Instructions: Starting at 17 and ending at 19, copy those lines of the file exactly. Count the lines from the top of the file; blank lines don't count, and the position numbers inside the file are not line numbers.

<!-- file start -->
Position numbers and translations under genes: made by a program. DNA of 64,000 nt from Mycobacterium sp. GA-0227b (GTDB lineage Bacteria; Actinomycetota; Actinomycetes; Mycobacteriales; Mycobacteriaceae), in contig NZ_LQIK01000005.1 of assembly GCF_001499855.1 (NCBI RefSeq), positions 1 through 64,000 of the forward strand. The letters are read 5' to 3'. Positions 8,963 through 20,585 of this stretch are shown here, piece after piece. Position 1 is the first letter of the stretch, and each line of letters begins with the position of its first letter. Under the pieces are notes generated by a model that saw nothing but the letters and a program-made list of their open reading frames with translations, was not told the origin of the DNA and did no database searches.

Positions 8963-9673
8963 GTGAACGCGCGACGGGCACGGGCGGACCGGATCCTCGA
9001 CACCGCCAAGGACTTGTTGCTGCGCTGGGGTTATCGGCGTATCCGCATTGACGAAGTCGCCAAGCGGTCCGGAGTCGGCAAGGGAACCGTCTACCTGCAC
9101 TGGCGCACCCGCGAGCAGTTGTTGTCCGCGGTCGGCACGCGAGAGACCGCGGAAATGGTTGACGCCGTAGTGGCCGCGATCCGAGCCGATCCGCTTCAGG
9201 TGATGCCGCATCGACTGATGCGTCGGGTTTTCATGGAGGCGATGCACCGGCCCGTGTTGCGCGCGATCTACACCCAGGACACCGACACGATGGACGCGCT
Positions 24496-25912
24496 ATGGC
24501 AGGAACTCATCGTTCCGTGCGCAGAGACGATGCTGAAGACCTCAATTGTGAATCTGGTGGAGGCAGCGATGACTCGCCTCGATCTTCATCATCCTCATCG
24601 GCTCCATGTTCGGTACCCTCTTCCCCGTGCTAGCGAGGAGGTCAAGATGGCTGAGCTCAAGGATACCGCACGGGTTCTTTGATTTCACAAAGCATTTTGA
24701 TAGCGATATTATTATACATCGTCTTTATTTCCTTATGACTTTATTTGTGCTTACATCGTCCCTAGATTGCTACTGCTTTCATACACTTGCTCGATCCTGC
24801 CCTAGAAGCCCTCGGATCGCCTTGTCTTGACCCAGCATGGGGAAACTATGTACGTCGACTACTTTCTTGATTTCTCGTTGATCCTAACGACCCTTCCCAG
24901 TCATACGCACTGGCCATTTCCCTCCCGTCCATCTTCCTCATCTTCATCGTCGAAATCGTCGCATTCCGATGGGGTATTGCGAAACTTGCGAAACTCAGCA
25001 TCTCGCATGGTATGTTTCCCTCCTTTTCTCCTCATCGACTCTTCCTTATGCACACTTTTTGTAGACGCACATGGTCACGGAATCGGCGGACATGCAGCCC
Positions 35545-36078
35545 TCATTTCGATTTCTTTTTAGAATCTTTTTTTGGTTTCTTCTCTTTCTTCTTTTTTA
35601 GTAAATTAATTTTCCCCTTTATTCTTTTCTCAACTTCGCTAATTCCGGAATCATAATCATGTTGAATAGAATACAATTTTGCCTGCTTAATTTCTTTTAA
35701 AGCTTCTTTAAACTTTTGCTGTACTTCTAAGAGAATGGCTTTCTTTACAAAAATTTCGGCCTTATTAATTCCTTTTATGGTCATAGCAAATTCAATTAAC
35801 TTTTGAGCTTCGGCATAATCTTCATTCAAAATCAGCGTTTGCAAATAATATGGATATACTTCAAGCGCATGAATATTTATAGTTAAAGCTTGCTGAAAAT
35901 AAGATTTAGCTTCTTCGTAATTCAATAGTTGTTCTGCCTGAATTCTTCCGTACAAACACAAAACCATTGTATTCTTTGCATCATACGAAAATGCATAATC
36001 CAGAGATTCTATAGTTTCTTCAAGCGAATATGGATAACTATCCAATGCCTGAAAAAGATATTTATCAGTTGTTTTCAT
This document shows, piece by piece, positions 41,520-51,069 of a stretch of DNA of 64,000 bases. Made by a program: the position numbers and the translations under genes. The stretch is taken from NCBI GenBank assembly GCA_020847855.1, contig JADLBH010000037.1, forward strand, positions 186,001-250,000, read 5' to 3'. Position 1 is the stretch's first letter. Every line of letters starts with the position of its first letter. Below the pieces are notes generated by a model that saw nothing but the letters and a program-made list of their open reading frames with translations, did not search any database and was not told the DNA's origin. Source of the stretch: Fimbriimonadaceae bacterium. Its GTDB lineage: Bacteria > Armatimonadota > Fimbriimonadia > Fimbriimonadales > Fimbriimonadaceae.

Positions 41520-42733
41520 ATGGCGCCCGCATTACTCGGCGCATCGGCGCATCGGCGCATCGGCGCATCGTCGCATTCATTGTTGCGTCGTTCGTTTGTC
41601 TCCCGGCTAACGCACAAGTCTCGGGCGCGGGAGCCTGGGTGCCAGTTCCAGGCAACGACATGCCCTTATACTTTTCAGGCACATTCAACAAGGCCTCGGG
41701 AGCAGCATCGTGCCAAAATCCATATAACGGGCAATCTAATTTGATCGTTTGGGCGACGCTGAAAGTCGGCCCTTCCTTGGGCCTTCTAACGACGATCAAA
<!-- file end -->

35601 GTAAATTAATTTTCCCCTTTATTCTTTTCTCAACTTCGCTAATTCCGGAATCATAATCATGTTGAATAGAATACAATTTTGCCTGCTTAATTTCTTTTAA
35701 AGCTTCTTTAAACTTTTGCTGTACTTCTAAGAGAATGGCTTTCTTTACAAAAATTTCGGCCTTATTAATTCCTTTTATGGTCATAGCAAATTCAATTAAC
35801 TTTTGAGCTTCGGCATAATCTTCATTCAAAATCAGCGTTTGCAAATAATATGGATATACTTCAAGCGCATGAATATTTATAGTTAAAGCTTGCTGAAAAT